- You will get 3-4 of these questions
- The image in this task could be a bar chart, line chart, pie chart, diagram, table, map, or combination of any of the two
Step 1) Planning
You will first get 25 seconds to study the image. Do not make notes for this task. There is no time for it.
If you try making notes, you won’t be able to identify the key features in 25 seconds.
Instead, your job in the 25 seconds is to make mental notes of 3 major points.
Never more or less. Always just 3 major points.
And these 3 major points will be as follows:
- First major point is always the overall trend
- Second and third major points are either comparison and/or the maximum & minimum
Step 2) Structure of Your Response
Your response will always follow this structure:
- Introduction sentence: This graph represents [title] over [x-axis]
- First sentence: Overall trend shows…
- Second sentence: First key feature of this graph is…
- Third sentence: Second key feature of this graph is…
- Conclusion sentence: In conclusion, [repeat overall trend]
You will have 40 seconds to record your answer for this task.
Ideally, you will be spending 5 seconds to speak the Introduction sentence, 25 seconds to speak the main body and the last 5 seconds for the conclusion.
PTE algorithm is designed to pick up structure and keywords.
When you respond to any question in the above-given structure, it not only helps the algorithm to make sense of your answer but also helps you to answer comfortably by following a template.
Step 3) Your Response
Let’s put steps 1 and 2 together to look at a sample response for the diagram given above.
- Intro sentence:
This graph represents [retirements from maintained schools by reason in England] over [the period of 1998 to 2006]
- First sentence:
Overall trend shows that retirements have increased from about 6500 to 12500 in both the categories.
- Second sentence:
The increase in retirements in Premature category has been most significant as they represented about 30% of all retirements in 1998-99 period while they represent 50% in 2005-06 period.
- Third sentence:
Although retirements increased sharply from 2001 onwards, the rate seemed to have decreased from 2004 onwards.
- Conclusion sentence:
In conclusion, retirements are increasing in both Age and Premature categories.
And that is it!
In a very simple and structured manner, you have responded back with a perfect 90 answer for this Describe Image task.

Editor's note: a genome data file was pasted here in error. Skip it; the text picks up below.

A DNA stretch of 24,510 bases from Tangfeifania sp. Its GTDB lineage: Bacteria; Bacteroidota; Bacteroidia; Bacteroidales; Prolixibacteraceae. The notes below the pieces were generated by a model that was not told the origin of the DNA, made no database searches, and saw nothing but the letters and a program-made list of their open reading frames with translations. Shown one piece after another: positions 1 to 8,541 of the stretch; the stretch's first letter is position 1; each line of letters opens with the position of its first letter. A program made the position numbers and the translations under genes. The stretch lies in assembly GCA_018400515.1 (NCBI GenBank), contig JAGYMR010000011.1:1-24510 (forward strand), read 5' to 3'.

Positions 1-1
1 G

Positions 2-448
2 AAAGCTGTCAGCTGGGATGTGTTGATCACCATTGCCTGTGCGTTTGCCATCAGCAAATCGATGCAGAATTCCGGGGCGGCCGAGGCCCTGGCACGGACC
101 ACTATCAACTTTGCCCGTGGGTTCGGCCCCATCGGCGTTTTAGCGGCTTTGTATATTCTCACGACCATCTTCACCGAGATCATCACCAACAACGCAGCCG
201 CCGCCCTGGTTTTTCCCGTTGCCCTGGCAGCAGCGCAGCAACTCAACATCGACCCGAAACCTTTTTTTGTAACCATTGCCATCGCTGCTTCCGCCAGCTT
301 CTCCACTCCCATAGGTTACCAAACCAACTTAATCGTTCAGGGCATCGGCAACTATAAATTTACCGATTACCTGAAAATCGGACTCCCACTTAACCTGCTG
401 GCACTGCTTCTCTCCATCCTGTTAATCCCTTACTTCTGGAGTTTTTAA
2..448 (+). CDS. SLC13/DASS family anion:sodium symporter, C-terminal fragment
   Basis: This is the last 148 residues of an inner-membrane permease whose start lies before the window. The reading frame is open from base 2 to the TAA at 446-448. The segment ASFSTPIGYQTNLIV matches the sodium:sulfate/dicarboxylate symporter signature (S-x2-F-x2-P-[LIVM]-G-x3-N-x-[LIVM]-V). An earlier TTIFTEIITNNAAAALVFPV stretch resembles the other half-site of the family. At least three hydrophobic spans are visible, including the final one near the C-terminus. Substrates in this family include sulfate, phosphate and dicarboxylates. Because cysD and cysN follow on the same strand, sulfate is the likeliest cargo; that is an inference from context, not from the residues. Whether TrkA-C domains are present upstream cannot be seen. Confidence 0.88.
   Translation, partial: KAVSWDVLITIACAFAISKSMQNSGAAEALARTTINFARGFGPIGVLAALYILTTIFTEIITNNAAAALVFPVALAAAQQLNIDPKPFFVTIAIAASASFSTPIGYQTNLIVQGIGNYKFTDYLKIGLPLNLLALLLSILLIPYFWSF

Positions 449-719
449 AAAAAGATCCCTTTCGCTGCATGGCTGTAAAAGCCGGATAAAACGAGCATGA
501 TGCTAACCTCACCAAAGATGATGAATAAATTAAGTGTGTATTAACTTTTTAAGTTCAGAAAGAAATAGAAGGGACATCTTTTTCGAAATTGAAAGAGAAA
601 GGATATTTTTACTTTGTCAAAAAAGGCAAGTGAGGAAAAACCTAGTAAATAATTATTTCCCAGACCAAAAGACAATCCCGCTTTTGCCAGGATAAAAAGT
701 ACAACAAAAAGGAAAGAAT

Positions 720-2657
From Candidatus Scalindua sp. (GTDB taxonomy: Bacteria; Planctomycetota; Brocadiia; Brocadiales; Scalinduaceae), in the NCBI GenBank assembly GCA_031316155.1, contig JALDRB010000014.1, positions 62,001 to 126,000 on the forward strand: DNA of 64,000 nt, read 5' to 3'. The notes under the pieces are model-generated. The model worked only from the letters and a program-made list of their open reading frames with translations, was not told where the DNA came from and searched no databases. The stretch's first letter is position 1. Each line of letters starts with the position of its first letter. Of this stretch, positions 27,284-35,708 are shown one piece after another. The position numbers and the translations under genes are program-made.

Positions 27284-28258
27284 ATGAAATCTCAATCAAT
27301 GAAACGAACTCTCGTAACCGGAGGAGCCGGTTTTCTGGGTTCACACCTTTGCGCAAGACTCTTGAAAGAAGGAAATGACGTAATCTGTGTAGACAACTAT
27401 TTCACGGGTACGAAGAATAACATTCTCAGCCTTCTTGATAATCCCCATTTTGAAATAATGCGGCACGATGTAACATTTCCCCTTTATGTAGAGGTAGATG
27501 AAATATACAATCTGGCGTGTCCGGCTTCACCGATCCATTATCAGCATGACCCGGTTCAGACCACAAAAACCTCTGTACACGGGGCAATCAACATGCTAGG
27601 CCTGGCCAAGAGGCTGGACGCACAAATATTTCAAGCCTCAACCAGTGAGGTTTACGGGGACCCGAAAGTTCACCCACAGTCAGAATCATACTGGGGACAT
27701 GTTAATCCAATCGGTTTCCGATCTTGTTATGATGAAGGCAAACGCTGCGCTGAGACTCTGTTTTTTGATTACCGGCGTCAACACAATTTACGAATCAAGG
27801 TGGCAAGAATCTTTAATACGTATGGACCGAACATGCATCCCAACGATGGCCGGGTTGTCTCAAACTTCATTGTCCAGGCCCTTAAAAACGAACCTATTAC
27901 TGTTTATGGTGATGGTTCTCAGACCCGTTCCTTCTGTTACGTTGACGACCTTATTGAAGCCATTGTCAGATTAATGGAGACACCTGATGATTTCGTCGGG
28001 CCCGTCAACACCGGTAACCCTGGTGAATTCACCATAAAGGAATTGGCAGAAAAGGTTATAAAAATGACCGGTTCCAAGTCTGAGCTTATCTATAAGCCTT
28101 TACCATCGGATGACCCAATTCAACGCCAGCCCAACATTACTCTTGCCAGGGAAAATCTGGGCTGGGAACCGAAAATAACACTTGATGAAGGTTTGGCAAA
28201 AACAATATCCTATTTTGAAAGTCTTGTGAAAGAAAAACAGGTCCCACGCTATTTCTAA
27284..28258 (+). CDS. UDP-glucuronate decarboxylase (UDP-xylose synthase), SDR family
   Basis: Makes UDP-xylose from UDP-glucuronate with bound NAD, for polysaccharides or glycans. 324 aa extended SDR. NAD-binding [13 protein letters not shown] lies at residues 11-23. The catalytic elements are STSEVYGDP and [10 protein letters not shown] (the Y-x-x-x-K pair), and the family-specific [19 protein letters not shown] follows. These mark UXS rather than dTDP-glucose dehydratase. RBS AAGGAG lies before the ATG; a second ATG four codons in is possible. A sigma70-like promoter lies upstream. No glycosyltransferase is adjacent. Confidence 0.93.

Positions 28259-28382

This was just an overview of how you respond to the Describe Image task in a smart way. In the video course, you will learn in detail how to respond to every type of chart in the Describe Image section.
We will also go into detail of strategies for each type of task in the Speaking section with live demos of applying those strategies to real tasks to make sure you prepare for PTE to get 79+ in your Speaking Test.
Task 2: Summarise Written Text in PTE Writing
- This task contributes towards both Writing & Reading scores
- A text of up to 300 words will be given
- You will get 10 minutes to read it & summarize it in ONE sentence of a maximum of 75 words
- There will be 2-3 of these tasks in the test
Step 1) Planning
Your ONE sentence summary usually follows this order:
This happened, which led to this, and as a result this.
This means that you are looking for 3 sentences (3 key ideas) from the passage that can then be combined into the given format.
Remember, you are not summarizing the entire text and you don’t need to give specific details, such as a list of names or places.
You are supposed to write it in your own words, but borrowing keywords helps score higher as the algorithm picks those up.
Step 2) Using 10 Minutes Strategically
Your success in this task will depend on breaking down 10 minutes into these 4 parts:
- 2 minutes to comfortably read and thoroughly understand the passage
- 3 minutes to write 3 major points from the passage (don’t do a summary in the head)
- 4 minutes to combine those 3 points into ONE sentence
- 1 minute to recheck for grammar and spelling
For the above example, take 2 minutes to comfortably read the passage and ponder over it to understand it.
Next, take 3 minutes to write the 3 major points that you pick up from the passage.
Here are mine:
- Marketers can learn from Theory of Resonance in physics – small pebbles thrown at regular intervals create bigger impact than one big brick at once.